If Obama is serious about peacemaking he'll have to adjust that balance in two ways. First, whatever the transgressions of the Palestinians (and there are many, including terror, violence and incitement), he'll also have to deal with Israel's behavior on the ground. The Gaza crisis is a case in point. Israel has every reason to defend itself against Hamas. But does it make sense for America to support its policy of punishing Hamas by making life unbearable for 1.5 million Gazans by denying aid and economic development? The answer is no.

Then there's the settlements issue. In 25 years of working on this issue for six secretaries of state, I can't recall one meeting where we had a serious discussion with an Israeli prime minister about the damage that settlement activity—including land confiscation, bypass roads and housing demolitions—does to the peacemaking process. There is a need to impose some accountability. And this can only come from the president. But Obama should make it clear that America will not lend its auspices to a peacemaking process in which the actions of either side willfully undermine the chances of an agreement America is trying to broker. No process at all would be better than a dishonest one that hurts America's credibility.

Second, Obama will have to maintain his independence and tactical flexibility to play the mediator's role. This means not road testing everything with Israel first before previewing it to the other side, a practice we followed scrupulously during the Clinton and Bush 43 years. America must also not agree to every idea proposed by an Israeli prime minister. Our willingness to go along with Ehud Barak's make-or-break strategy at the Camp David summit proved very costly where more disciplined critical thinking on our part might have helped preempt the catastrophe that followed. Coordinating with Israel on matters relating to its security is one thing. Giving Israel a veto over American negotiating tactics and positions, particularly when it comes to bridging gaps between the two sides, is quite another.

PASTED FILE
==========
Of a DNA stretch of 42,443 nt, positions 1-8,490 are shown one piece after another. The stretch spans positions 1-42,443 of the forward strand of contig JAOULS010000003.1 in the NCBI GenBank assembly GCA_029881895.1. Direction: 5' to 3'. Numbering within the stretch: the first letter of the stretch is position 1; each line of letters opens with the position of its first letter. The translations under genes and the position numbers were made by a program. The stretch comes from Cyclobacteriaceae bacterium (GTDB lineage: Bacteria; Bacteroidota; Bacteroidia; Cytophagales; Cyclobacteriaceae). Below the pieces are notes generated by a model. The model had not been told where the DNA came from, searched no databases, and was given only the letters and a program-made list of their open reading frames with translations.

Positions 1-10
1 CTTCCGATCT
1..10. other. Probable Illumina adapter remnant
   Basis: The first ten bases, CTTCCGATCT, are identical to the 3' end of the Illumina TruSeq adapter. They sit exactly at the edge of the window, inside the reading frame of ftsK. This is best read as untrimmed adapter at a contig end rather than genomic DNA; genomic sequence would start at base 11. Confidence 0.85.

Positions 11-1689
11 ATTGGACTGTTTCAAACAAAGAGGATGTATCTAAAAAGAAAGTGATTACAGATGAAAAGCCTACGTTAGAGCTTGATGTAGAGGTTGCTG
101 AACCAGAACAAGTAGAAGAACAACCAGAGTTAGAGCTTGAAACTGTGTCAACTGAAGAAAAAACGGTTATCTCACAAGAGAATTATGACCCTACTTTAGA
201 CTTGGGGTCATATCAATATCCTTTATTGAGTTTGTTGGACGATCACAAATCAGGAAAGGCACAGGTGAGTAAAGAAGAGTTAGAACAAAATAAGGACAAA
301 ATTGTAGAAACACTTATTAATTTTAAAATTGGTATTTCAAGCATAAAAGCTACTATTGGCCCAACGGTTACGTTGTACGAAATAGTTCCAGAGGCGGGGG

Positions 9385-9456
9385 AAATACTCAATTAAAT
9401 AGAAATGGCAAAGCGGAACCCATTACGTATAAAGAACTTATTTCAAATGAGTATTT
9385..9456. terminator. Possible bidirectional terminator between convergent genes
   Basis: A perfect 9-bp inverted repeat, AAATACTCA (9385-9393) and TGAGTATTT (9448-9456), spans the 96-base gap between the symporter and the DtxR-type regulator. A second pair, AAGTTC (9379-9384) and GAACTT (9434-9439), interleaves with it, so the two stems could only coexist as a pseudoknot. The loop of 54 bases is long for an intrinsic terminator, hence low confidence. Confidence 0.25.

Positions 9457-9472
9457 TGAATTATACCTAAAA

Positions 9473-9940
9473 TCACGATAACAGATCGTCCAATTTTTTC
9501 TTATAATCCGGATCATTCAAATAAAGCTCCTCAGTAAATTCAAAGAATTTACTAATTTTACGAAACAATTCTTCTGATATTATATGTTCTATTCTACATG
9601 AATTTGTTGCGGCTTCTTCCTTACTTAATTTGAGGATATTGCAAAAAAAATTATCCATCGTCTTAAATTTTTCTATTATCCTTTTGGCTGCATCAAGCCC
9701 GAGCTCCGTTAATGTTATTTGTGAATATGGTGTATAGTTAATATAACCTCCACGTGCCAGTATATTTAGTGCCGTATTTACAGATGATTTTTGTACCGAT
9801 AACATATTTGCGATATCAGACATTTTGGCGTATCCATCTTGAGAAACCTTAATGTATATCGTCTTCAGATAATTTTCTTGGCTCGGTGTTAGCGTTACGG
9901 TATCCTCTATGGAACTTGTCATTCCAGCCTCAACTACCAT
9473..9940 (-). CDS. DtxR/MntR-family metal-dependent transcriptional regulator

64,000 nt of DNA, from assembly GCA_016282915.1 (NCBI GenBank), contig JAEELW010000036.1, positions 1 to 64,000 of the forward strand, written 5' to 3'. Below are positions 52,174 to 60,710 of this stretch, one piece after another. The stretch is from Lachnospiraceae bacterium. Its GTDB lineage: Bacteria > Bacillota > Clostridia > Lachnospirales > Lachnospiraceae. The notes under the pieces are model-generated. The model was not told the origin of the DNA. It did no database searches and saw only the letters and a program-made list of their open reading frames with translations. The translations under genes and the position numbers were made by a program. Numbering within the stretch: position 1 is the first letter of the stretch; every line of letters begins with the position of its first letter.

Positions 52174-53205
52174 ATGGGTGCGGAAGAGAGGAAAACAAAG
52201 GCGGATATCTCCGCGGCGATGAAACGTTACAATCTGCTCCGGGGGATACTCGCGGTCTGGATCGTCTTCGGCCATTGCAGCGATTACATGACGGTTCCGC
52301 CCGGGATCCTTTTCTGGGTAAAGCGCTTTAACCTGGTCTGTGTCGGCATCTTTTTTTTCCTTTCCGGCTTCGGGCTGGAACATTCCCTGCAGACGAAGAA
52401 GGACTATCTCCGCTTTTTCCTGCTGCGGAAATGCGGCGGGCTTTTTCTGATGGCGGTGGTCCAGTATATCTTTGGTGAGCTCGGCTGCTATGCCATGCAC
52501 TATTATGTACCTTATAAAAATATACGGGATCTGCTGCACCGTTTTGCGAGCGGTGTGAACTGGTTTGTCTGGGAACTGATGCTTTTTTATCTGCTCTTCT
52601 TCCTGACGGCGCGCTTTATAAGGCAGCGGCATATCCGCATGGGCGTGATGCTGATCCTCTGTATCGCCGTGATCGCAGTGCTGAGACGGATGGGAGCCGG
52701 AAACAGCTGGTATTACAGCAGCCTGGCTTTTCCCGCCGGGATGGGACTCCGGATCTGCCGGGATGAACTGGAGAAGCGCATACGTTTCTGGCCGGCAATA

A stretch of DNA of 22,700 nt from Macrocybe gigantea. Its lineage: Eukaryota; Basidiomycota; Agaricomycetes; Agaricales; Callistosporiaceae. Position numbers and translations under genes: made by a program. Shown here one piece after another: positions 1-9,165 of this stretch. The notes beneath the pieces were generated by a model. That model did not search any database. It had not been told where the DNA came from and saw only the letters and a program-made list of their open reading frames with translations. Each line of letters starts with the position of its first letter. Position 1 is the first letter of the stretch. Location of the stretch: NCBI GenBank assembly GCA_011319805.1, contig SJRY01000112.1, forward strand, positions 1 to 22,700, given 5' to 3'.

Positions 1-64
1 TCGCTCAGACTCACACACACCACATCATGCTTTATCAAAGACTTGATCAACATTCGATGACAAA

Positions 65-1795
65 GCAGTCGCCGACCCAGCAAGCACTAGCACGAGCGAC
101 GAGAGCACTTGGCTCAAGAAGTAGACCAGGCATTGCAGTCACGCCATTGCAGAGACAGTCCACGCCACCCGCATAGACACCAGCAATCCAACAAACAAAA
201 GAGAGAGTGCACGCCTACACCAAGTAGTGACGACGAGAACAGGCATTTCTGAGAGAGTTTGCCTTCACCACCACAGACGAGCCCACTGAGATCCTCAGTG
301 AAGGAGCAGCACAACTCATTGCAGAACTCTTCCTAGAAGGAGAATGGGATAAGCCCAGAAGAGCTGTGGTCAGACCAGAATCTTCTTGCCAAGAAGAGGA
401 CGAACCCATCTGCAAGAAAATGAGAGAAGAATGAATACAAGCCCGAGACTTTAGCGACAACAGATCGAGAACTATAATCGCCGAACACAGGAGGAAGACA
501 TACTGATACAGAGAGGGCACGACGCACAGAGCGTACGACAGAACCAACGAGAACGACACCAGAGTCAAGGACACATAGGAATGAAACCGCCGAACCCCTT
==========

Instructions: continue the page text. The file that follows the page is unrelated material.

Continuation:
If the new president adjusts his thinking when it comes to Israel, and is prepared to be tough with the Arabs as well, the next several years could be fascinating and productive ones. I hope so, because the national interest demands it. The process of American mediation will be excruciatingly painful for Arabs, Israelis and Americans. But if done right, with toughness and fairness, it could produce the first real opportunity for a peace deal in many years.

Miller, an adviser for Democratic and Republican administrations and author of “The Much Too Promised Land,” is at the Woodrow Wilson Center.
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Saturday Morning

Dude, my Cambridge application got in the winter pool yo. I'm neither sad nor overjoyed by this, but as an optimistic Nea would put it, at least I can still be hopeful. Yes, I am well aware of the competition and no, I am not putting high hopes on this one. But it'll be awesome if they do consider my application and offer me a place at one of their colleges (besides Girton). I mean, to make it this far is quite an achievement for me. Watching others meeting with disappointment over their Oxbridge applications is a painful experience already. So yeah, I will keep my fingers crossed and pray to God for His guidance. Wait, I don't mean the first part literally. You can't really cross your fingers while you're praying right? It's peculiar and inappropriate. I've done my part, and now it is entirely up to Him. In the meantime, I'll just carry on with my daily routine. Anxiously and ever patiently.